09:34, July 18 71 0

2017-07-18 09:34:06
Inside the Taylor Review: employment law needs clarification

The Taylor Review of Modern Working Practices, commissioned by the Government and led by Matthew Taylor has published its recommendations. Pinsent Masons’ Diane Nicol provides the inside story.

I was fortunate enough to be one of the four Review team members involved in the process, engaging with a wide range of stakeholders across the UK along the way to understand the complex range of challenges facing all stakeholders.

One of the most inspiring aspects of this work was to see so many fantastic examples out there of how employers and workforces are engaging with one another – and the communities in which they operate – in new and innovative ways in pursuit of shared benefit.

The Review has subsequently made a number of significant recommendations, some of which should be achievable in the short term (over the next year or so) and others which require longer term strategic shifts.

The thrust of the Review is that the current UK framework operates pretty well in terms of flexibility for employers, engagers and workers and we should not therefore throw the baby out with the bath water.

However, the over-arching goal for the UK must be “fair and decent work for all” with a focus on the quality of work and addressing exploitation where it exists, in addition to the overall level of employment and productivity.

To achieve this, and address changing and emerging business models, there are areas of employment law which do need clarification and improvement. The law needs to be able to keep pace with the modern world and address exploitation, enhance engagement between employers, engagers and workers, and promote awareness of their rights and responsibilities.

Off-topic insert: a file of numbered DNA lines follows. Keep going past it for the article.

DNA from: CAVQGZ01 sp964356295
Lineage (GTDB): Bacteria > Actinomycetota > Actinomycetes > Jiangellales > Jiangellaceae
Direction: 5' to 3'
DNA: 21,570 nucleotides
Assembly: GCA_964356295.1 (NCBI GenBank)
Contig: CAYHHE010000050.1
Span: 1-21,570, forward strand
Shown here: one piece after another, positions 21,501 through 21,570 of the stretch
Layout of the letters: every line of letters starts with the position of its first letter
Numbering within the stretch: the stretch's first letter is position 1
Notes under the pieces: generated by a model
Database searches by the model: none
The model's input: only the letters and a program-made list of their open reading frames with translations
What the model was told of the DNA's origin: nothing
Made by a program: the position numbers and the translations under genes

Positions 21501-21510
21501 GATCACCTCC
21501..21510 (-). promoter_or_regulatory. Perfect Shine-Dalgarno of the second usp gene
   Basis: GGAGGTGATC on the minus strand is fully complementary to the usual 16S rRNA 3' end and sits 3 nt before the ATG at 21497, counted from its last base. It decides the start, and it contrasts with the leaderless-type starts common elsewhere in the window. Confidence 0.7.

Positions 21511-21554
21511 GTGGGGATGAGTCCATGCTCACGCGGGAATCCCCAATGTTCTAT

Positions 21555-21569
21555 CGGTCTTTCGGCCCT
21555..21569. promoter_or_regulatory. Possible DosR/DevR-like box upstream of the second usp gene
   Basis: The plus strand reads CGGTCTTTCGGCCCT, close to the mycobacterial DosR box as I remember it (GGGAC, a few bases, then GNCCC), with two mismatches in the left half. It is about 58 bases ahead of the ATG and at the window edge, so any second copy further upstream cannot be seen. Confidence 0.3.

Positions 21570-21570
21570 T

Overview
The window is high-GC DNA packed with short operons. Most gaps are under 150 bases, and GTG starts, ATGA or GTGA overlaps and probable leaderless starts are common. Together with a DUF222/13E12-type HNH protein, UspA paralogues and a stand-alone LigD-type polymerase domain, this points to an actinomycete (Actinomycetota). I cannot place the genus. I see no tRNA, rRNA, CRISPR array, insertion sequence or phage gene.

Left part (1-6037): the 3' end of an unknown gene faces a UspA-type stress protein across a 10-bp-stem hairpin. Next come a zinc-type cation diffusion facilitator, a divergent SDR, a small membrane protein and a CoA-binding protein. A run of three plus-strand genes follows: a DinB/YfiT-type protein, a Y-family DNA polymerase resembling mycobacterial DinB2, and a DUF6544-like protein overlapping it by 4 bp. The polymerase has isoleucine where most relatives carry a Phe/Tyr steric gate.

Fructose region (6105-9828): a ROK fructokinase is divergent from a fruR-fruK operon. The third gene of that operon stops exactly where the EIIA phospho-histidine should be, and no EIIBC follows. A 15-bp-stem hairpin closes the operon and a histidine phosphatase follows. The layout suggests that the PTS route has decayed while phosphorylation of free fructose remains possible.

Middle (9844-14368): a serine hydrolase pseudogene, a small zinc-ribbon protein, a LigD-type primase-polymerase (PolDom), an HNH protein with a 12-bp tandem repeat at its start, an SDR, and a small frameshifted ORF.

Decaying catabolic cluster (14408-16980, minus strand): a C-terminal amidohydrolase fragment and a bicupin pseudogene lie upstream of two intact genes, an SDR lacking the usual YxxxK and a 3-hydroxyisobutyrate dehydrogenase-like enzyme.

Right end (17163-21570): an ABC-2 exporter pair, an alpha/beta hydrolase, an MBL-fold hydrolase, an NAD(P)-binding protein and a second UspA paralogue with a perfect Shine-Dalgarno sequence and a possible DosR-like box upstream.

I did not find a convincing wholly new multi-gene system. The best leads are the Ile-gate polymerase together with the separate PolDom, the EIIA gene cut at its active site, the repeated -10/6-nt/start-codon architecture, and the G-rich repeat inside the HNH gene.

The Prime Minister has personally endorsed the Report and has said that she will be reviewing the recommendations over the summer recess, and she has invited constructive feedback on the report “cross-party”.

While accepting the recommendations  will be a political decision, it would certainly help promote change if employers, employees and other stakeholders got behind the over-arching theme of the Review which is Good Work.

There are so many fantastic examples out there of how employers and employees are engaging with one another for mutual benefit. By far the vast majority of people we spoke to are keen to do the right thing. And there are initiatives which organisations can quickly and easily start to undertake now in order to adopt a best-practice approach well before any legislation is passed.

Certainly a review of workforce composition and mechanisms for employee engagement would be a good starting point for employers to help them get ahead of the game.

Acting early to engage with the proposed changes will not only support a seamless transition into any reforms, but indeed provide a commercial and competitive advantage in the meantime.

In any event, I would encourage all those with an interest to contribute to the consultation on the key proposals expected to commence sometime in the autumn.

Diane Nicol is a partner at Pinsent Masons